Understanding Alzheimer’s and Dementia
Dr. Denice M. Logan
| 3 min read
Every 65 seconds, someone in the United States develops Alzheimer’s, a form of dementia often leading to memory loss and other forms of cognitive impairment. The disease accounts for 60% to 80% of dementia cases and is the sixth leading cause of death in the United States.
The Warning Signs
Though Alzheimer’s progresses differently for every individual, symptoms tend to develop slowly and worsen until they affect the ability to perform daily tasks. The Alzheimer’s Association shares that early signs and symptoms of this condition often include:
- Becoming lost in familiar places
- Changes in mood or personality
- Confusion with time or place
- Decreased or poor judgment
- Difficulty communicating
- Difficulty completing familiar tasks
- Memory loss that disrupts daily life
- Misplacing things frequently
- Needing help with personal care
- Withdrawal from social activities
- Trouble planning or solving problems
What You Can Control
Age and family history are two of the primary risk factors associated with Alzheimer’s and dementia, most often developing in individuals 65 and older. Thankfully, there are a variety of controllable lifestyle choices that help manage the risk of developing the disease.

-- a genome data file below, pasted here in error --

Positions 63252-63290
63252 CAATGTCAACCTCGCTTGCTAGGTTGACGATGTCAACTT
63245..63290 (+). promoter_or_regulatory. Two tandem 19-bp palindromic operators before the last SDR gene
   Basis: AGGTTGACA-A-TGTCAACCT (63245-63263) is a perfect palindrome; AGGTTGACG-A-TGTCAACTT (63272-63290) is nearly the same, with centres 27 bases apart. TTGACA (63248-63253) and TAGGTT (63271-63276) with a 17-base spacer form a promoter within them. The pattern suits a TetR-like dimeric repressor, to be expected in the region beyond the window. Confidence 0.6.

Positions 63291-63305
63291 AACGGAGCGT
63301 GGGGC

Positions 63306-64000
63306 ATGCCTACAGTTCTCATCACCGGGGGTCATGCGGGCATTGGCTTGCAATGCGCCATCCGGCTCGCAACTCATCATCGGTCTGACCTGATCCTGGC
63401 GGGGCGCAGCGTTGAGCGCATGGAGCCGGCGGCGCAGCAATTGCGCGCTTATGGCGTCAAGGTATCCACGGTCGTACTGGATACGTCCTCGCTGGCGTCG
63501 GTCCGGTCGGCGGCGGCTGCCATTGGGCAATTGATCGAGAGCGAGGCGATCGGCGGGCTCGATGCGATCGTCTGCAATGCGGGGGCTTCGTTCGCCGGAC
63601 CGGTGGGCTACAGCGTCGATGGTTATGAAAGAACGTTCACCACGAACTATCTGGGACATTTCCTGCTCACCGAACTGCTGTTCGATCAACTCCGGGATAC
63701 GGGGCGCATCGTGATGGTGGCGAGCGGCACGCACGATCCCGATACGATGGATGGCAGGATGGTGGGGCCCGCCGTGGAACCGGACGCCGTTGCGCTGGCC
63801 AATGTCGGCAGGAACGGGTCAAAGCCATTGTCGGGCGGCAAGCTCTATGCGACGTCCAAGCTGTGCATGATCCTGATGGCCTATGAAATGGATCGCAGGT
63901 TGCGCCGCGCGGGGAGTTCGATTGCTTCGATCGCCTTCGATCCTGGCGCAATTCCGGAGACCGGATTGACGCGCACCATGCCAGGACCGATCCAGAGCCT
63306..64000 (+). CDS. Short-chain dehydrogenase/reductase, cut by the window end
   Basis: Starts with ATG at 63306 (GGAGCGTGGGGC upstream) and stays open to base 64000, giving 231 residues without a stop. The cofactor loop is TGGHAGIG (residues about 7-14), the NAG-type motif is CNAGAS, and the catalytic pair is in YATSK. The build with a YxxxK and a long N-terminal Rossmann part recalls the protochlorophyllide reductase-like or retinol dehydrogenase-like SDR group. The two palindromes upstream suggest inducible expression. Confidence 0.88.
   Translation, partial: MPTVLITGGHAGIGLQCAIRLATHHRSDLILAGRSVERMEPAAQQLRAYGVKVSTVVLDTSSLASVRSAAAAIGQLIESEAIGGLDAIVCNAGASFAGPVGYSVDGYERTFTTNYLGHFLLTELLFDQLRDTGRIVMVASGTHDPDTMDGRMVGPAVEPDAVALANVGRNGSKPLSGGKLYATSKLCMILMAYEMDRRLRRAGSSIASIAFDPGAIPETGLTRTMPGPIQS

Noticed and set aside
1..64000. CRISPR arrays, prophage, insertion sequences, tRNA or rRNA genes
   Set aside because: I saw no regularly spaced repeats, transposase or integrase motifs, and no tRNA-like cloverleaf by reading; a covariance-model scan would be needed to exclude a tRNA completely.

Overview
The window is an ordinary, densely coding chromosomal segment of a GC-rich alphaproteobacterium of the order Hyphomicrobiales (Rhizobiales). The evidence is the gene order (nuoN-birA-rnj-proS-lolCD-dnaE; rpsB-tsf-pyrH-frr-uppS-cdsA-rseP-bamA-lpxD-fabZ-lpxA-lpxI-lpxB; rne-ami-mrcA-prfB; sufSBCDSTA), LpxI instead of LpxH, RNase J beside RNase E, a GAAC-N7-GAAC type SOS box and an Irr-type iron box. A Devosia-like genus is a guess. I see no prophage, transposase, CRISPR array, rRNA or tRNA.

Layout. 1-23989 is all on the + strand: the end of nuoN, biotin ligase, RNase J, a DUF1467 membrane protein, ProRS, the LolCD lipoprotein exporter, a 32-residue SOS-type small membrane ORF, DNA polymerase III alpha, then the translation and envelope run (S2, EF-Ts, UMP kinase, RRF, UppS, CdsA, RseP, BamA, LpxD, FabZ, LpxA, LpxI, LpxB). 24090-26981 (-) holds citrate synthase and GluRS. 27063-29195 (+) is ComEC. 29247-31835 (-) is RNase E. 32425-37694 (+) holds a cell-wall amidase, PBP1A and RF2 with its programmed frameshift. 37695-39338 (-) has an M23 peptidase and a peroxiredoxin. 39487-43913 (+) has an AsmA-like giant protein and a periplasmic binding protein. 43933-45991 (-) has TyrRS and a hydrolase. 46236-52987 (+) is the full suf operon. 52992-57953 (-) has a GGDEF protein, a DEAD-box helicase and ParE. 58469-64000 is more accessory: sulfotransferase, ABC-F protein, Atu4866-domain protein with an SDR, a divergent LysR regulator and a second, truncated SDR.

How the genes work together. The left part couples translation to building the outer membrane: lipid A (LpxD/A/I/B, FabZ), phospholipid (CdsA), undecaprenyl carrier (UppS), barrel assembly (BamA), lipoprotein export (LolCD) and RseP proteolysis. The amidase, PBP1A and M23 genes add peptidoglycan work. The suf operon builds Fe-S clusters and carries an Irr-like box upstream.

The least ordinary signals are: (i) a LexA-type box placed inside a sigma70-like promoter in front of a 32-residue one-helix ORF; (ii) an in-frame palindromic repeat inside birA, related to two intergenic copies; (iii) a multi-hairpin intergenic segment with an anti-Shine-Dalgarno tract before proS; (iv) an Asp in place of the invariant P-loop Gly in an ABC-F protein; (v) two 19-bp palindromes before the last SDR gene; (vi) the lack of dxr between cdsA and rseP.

- Diet: Studies have shown that certain foods are linked to a healthier brain and improved memory performance. Examples include: apples, avocados, blackberries, broccoli, salmon, tomatoes and walnuts.
- Learn New Things:Regularly stimulating the brain can strengthen connections between nerve cells and improve memory. Reading, puzzles, brain games and learning a new skill or trade are all activities that support better brain function.
- Medical History: Certain pre-existing conditions may increase the risk of developing Alzheimer’s, such as diabetes, high cholesterol and high blood pressure. By properly managing these health conditions, individuals can significantly reduce their risk of developing Alzheimer’s.
- Physical Exercise: Individuals who exercise regularly can lower their risk of Alzheimer’s by 50%. Exercise reduces insulin resistance, lessens inflammation and improves blood flow to the brain. For older individuals, walking, water aerobics and yoga are a safe and effective place to start.
- Social Support: The power of building strong relationships is undeniable when it comes to Alzheimer’s disease. Social interaction helps strengthen communication skills, boosts brain activity and improves memory. All individuals should engage in social activities, whether it’s with family or in the community, to keep their minds sharp.
Care for the Caregiver
The physical and mental toll of Alzheimer’s goes beyond the individual who is suffering from the disease. Caregivers, especially those supporting a loved one independently for long periods of time, have a greater risk of depression and substance abuse. The National Center on Caregiving suggests that anyone experiencing the following symptoms seek help of their own:
- Failure to exercise
- Failure to stay in bed when ill
- Poor eating habits
- Putting off or avoiding personal medical appointments
- Sleep deprivation
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Photo Credit: fo.ol